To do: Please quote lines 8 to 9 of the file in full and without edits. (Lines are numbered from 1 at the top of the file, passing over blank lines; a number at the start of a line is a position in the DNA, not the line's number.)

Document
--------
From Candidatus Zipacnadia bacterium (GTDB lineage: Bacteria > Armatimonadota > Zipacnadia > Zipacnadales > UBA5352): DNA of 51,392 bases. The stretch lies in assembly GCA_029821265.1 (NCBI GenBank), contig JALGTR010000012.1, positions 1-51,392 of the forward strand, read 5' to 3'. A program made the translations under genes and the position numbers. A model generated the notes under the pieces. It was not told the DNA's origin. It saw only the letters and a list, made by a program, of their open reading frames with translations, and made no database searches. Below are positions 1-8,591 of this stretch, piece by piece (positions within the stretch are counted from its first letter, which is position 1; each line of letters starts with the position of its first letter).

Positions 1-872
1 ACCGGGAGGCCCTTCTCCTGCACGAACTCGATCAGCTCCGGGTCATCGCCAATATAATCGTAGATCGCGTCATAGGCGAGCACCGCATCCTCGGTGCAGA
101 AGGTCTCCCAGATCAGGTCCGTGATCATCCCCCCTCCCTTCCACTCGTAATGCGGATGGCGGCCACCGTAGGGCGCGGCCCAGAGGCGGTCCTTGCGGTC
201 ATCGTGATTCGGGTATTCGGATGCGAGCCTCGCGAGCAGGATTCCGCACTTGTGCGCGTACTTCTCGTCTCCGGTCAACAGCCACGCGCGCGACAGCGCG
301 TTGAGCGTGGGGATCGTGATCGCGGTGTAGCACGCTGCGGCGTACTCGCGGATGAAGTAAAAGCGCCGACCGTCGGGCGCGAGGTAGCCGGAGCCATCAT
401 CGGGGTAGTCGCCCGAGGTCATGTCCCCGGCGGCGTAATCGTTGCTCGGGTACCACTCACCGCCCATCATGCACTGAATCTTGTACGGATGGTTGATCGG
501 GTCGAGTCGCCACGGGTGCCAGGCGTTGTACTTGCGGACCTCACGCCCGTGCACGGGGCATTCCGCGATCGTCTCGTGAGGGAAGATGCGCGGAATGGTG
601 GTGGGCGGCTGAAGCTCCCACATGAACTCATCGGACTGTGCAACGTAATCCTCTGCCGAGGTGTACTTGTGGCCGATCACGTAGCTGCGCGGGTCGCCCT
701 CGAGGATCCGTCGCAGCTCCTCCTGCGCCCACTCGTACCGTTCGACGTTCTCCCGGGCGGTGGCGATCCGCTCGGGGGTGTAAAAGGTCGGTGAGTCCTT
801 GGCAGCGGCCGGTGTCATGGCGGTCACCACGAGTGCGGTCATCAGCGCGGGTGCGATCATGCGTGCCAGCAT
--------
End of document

501 GTCGAGTCGCCACGGGTGCCAGGCGTTGTACTTGCGGACCTCACGCCCGTGCACGGGGCATTCCGCGATCGTCTCGTGAGGGAAGATGCGCGGAATGGTG
601 GTGGGCGGCTGAAGCTCCCACATGAACTCATCGGACTGTGCAACGTAATCCTCTGCCGAGGTGTACTTGTGGCCGATCACGTAGCTGCGCGGGTCGCCCT